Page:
Advertisement

Our coronavirus coverage is free for the first 24 hours. Find the latest information at tampabay.com/coronavirus. Please consider subscribing or donating.

  1. Archive

BLAST FROM THE PAST: TBT'S UPSET OF PLANT

This week, the Times' preps staff reflects on the best high school sporting event each writer covered in the 2009-10 school year.

Football, Sept. 4: Tampa Bay Tech 32, Plant 30

From a pure entertainment perspective, I had never experienced a more breathtaking dawn to a prep sports year than the one that broke over Dads Stadium on a surreal South Tampa evening.

How could I have known the first regular-season sporting event I would cover all year also would be the best? It began with Tony Dungy - normally as punctual as a church bell - arriving only minutes before kickoff to tape a pre-arranged Friday NightRewind segment.

It ended with Tampa Bay Tech also waiting until the 11th hour to show up.

The Titans, poised on paper for the best season in school history, appeared to have a real shot at stealing one from the defending Class 4A state champs. This was Year 3 of the C.C. Culpepper coaching era, the year he had promised anyone listening that the Titans would win a state title.

The Titans were vicious and physical on defense, while burly University of Miami-bound tailback Maurice Hagens served as the offensive cornerstone. The Panthers, by contrast, were missing several injured starters, including quarterback Phillip Ely, and had lost to Bradenton Manatee by 16 in a preseason game the previous week.

But at halftime, Plant led 8-0, and no one watching seemed to be overwhelmed by anything except the humidity.

With Ely hurt, the Panthers kept their offense conservative and tried to exploit TBT miscues, which included four false starts in the first half.

When Allen Sampson returned a free kick for a touchdown, after an errant long snap by TBT sailed into the Titans' end zone, Plant had a 24-0 lead five minutes into the second half. Then, the most bizarre 16 minutes of the local prep football season unfolded, punctuated by crucial blunders and palpable ebb and flow.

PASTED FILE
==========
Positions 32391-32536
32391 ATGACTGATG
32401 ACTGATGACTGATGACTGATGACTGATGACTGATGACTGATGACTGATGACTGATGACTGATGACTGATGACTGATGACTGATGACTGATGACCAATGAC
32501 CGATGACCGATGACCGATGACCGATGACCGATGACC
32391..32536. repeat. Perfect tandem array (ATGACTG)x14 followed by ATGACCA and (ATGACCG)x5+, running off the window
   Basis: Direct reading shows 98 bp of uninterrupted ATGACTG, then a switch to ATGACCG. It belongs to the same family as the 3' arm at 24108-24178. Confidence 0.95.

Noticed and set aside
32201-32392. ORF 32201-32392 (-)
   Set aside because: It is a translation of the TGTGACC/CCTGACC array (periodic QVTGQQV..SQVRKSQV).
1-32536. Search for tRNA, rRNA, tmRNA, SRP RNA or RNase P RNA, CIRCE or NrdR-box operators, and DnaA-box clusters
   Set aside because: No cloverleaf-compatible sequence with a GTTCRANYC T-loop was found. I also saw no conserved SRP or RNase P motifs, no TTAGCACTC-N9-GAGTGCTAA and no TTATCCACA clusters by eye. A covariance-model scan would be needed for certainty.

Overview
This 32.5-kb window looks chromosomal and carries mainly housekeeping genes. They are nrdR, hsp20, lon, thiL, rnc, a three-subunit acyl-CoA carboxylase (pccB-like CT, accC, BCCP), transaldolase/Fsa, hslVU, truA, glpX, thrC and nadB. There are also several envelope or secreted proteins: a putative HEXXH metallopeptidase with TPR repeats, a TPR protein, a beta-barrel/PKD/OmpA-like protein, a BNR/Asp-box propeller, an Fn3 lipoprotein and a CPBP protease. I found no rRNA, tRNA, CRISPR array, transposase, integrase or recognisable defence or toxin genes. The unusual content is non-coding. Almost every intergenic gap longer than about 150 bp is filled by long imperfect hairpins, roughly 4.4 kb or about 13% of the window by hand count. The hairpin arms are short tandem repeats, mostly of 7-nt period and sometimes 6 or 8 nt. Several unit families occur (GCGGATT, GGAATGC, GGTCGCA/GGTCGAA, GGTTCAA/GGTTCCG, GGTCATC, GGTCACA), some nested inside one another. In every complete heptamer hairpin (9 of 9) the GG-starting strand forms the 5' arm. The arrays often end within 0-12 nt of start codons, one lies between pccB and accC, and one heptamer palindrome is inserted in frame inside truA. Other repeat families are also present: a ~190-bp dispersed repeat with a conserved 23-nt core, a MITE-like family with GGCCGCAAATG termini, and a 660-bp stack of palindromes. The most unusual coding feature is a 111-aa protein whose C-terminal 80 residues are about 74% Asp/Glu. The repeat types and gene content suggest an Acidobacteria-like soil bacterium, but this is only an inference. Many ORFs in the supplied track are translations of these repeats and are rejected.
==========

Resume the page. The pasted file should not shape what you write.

An errant pitch-out by Plant emergency quarterback James Few was scooped up by D'Robea Jones and returned 20 yards for a touchdown with 3:52 to go in the third. A blocked punt by TBT's Josh Smith followed, setting up Hagens' 10-yard scoring run and TBT's second straight two-point conversion to make it 24-16.

But no sooner had the Titans' pulse returned than Sampson went Kevorkian on them, returning the following kickoff 95 yards to put Plant back ahead 30-16. At that point, it seemed academic. The Panthers had a two-touchdown lead. In the fourth quarter. In their house. Time to start formulating the game story in my mind.

Or so I assumed.

Sampson was still getting back slaps when burly Titans linebacker Sam Jones returned the following kickoff inside Plant's 5-yard line. Cludner Lacount's 4-yard touchdown run, followed by C.J. Jackson's Tebow-style chest pass to Tim Stewart on the two-point try, made it 30-24.

As if chaos weren't enough at that point, controversy surfaced. On the next play from scrimmage, Panthers senior Deandre Queen fumbled near his 30, though still photos clearly showed his knee had first hit the ground.

The very next play, TBT quarterback Jonathon Williams - who had completed one pass to that point - found Lacount isolated over the middle for a 30-yard touchdown with 6:25 to play. Jackson then heaved another one-handed chest pass to Donta Evans to give TBT the lead for good.

Afterward, Culpepper, drenched with ice water and emotion, spoke of setting a tone for a state title run while vowing to dismiss his special teams coach (himself).

Minutes later, I sat in my pickup, laptop wedged between my waist and steering wheel, typing with shaking fingers. This is the rush a journalist feels; your heart pounds as you scurry to convey an incredible event you've just witnessed or some stunning news you've just received. You want to share it with the world - and fast.

I don't recall shaking like that for any other story I wrote all year.

* * *

Fast facts

Other contest-of-the-year candidates

More games that almost made the final cut for Joey Knight

1. Plant City 50, Durant 49 (boys basketball): Raiders rally from 12-point deficit in final four minutes.

2. Sickles 73, Newsome 72, OT (boys basketball): With no time on clock, Gryphons senior Eric "Moose" Taris hits second of two free throws to force overtime in this Berkeley Basketball Invitational thriller.

3. Plant City 27, Durant 24 (football): Raiders lose 19-point halftime lead, but rally on Daz'mond Patterson's 1-yard TD and ensuing two-point conversion with 49 seconds to play.

YOU MIGHT ALSO LIKE

Advertisement
Advertisement